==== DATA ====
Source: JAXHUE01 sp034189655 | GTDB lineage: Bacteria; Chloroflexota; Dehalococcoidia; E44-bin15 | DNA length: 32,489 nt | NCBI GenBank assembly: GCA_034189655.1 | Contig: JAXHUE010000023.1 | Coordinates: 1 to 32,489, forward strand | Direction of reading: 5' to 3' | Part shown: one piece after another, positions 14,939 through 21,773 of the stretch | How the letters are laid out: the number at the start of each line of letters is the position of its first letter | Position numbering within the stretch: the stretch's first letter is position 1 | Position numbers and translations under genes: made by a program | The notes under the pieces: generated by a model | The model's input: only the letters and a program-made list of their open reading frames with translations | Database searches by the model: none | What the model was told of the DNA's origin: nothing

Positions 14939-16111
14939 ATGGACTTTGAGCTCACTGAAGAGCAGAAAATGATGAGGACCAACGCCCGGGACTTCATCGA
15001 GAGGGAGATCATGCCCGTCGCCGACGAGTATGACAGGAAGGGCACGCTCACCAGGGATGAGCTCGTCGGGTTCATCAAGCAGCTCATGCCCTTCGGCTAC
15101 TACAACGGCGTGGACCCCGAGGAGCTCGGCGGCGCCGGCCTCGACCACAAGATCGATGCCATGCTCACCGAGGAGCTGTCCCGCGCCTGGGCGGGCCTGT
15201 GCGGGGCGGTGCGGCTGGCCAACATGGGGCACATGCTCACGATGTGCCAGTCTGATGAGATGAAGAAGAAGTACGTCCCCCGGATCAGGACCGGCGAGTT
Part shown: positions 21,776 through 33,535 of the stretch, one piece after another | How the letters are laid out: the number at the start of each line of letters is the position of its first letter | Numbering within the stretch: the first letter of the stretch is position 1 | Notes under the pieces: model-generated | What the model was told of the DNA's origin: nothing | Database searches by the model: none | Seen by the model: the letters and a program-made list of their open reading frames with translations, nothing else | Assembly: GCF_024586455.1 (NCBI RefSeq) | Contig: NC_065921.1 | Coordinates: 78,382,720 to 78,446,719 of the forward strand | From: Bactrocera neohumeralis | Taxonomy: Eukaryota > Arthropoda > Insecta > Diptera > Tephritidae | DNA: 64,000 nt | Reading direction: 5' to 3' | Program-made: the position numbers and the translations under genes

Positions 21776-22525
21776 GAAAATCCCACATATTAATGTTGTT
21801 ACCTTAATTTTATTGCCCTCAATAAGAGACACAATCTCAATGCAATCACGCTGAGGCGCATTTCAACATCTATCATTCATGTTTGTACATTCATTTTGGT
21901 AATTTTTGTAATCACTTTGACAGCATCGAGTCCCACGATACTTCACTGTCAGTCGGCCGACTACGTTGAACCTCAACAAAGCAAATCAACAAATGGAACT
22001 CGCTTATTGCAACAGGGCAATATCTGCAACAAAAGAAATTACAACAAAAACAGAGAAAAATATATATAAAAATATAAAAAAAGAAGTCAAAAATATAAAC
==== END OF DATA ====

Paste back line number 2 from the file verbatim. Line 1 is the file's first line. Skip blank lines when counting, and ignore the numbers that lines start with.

Positions 14939-16111